A New York judge put two shareholder lawsuits against executives and directors of Goldman Sachs Group Inc on hold until progress is made on 16 other lawsuits related to a controversial debt transaction involving the Wall Street bank.

The lawsuits, brought in state Supreme Court by Robert Rosinek and Morton Spiegel, accuse Goldman officials, including Chief Executive Lloyd Blankfein, of breaching their fiduciary duties by letting the bank enter transactions involving risky collateralized debt obligations tied to subprime mortgages.

At the center of the lawsuits is Abacus, a transaction in which the bank sold CDOs without telling investors that hedge fund Paulson & Co helped choose, and then bet against, the underlying securities.

The U.S. Securities and Exchange Commission brought a civil fraud complaint against Goldman over Abacus on April 16 and the investment bank ultimately agreed to settle for $550 million, without admitting wrongdoing. A judge approved the settlement last week.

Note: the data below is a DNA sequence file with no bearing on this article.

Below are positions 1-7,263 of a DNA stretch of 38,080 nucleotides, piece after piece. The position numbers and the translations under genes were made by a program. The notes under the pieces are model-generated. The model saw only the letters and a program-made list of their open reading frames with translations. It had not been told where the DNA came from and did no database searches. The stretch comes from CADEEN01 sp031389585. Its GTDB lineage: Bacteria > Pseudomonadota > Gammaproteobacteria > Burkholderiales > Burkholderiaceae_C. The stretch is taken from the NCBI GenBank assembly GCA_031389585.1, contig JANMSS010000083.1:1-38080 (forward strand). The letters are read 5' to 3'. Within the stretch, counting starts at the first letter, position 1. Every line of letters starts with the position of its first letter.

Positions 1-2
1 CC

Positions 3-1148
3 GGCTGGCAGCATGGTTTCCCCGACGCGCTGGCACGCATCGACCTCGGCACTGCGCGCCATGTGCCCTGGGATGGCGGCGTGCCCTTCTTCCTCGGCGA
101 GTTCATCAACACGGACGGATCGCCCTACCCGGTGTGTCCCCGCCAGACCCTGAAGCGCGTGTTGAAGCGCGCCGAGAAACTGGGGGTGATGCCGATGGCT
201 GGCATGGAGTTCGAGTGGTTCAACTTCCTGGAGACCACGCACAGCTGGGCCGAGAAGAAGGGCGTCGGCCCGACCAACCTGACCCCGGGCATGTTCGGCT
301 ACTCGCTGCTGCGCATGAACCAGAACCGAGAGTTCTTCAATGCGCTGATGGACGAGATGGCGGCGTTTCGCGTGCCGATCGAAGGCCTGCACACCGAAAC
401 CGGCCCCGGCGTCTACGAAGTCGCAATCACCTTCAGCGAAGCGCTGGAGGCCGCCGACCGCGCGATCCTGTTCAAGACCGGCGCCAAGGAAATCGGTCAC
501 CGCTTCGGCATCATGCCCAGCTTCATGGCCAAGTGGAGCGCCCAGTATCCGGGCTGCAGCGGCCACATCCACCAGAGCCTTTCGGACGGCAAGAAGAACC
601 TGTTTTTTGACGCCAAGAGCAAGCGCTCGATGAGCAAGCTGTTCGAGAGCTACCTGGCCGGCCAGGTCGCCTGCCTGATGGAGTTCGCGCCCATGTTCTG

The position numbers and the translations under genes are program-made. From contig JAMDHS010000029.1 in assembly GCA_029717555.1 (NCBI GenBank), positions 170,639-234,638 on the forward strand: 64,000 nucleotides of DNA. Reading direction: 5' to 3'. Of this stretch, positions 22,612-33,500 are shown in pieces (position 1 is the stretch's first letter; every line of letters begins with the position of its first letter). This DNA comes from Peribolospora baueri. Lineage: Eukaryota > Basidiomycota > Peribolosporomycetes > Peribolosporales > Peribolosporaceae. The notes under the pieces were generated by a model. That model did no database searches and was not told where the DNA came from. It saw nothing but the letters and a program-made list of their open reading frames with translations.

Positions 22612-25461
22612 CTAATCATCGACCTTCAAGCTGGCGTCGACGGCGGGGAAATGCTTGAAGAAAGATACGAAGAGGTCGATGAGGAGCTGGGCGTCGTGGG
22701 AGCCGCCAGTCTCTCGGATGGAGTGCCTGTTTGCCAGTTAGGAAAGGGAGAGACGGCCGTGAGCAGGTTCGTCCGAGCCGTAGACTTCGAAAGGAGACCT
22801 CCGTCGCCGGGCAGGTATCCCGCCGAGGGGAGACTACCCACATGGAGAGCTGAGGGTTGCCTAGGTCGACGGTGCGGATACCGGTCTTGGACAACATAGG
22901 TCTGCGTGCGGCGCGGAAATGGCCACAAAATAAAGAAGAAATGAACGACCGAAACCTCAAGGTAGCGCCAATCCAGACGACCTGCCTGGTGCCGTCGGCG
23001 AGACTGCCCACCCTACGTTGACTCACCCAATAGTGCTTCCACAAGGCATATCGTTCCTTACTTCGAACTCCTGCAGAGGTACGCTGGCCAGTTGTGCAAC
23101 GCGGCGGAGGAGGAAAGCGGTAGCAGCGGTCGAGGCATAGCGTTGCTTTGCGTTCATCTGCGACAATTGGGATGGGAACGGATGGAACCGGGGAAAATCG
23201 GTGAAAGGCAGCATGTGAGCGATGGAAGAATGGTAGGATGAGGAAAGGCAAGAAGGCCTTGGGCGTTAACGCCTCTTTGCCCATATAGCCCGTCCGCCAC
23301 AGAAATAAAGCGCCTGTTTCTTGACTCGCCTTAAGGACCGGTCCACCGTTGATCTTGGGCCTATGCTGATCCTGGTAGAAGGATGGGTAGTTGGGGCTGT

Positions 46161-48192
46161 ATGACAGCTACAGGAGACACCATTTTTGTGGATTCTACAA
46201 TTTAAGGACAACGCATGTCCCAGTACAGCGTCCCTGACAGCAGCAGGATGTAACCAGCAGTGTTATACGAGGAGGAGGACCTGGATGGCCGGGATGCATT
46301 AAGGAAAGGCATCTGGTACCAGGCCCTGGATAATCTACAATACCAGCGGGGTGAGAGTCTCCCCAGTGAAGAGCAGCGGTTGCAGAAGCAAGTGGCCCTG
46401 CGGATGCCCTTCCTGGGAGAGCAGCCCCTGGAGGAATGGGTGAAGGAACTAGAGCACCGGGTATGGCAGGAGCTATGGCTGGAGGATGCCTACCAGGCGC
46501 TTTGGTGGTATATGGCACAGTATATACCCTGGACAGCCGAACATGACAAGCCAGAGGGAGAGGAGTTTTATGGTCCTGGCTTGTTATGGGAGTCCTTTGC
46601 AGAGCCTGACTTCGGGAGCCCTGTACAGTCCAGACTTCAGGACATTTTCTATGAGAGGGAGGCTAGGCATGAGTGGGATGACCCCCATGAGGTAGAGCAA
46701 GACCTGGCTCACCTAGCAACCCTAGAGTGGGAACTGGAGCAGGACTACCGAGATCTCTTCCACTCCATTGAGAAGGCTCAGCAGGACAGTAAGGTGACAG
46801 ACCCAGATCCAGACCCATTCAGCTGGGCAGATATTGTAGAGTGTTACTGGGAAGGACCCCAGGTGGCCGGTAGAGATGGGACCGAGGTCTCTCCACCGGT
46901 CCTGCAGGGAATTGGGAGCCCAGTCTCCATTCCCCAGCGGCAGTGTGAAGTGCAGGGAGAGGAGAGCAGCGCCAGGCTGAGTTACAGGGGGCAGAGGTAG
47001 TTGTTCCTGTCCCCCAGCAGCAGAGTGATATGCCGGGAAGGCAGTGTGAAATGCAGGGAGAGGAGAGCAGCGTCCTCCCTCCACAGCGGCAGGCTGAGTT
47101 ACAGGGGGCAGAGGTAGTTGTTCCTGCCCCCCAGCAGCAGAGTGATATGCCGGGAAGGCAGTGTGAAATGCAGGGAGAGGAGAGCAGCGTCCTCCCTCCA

Since the SEC lawsuit, investors have filed at least 18 lawsuits against Goldman: 15 in Manhattan federal court, the two in the New York State Supreme Court in Manhattan, and another in Delaware Chancery Court. All relate to Abacus.

At a Wednesday hearing in the Manhattan Supreme Court, Justice Richard Lowe agreed to combine the two derivative lawsuits assigned to him.

He then adjourned both cases after Jennifer Sarnelli, a lawyer representing the plaintiffs, said time was needed to coordinate the litigation with the federal cases.

Why did you not join the federal action? Lowe asked.

We believe that this is the right jurisdiction, responded Sarnelli, a lawyer at Gardy & Notis LLP.

Theodore Edelman, a partner at Sullivan & Cromwell LLP representing the Goldman officials, said coordinating the litigation avoids wasting the bank's and courts resources.

The defendants' position is that these cases should not be litigated in multiple fora, he said.

Lowe rejected a request that new derivative lawsuits be combined with the existing lawsuits and assigned to the same plaintiffs' lawyers. I'm not depriving in any new action the litigant's right to counsel, he said.

Lawyers declined to comment after Wednesday's hearing.

The case is Rosinek v. Blankfein et al, New York State Supreme Court, New York County, No. 650318/2010.

(Reporting by Jonathan Stempel; Editing by Steve Orlofsky)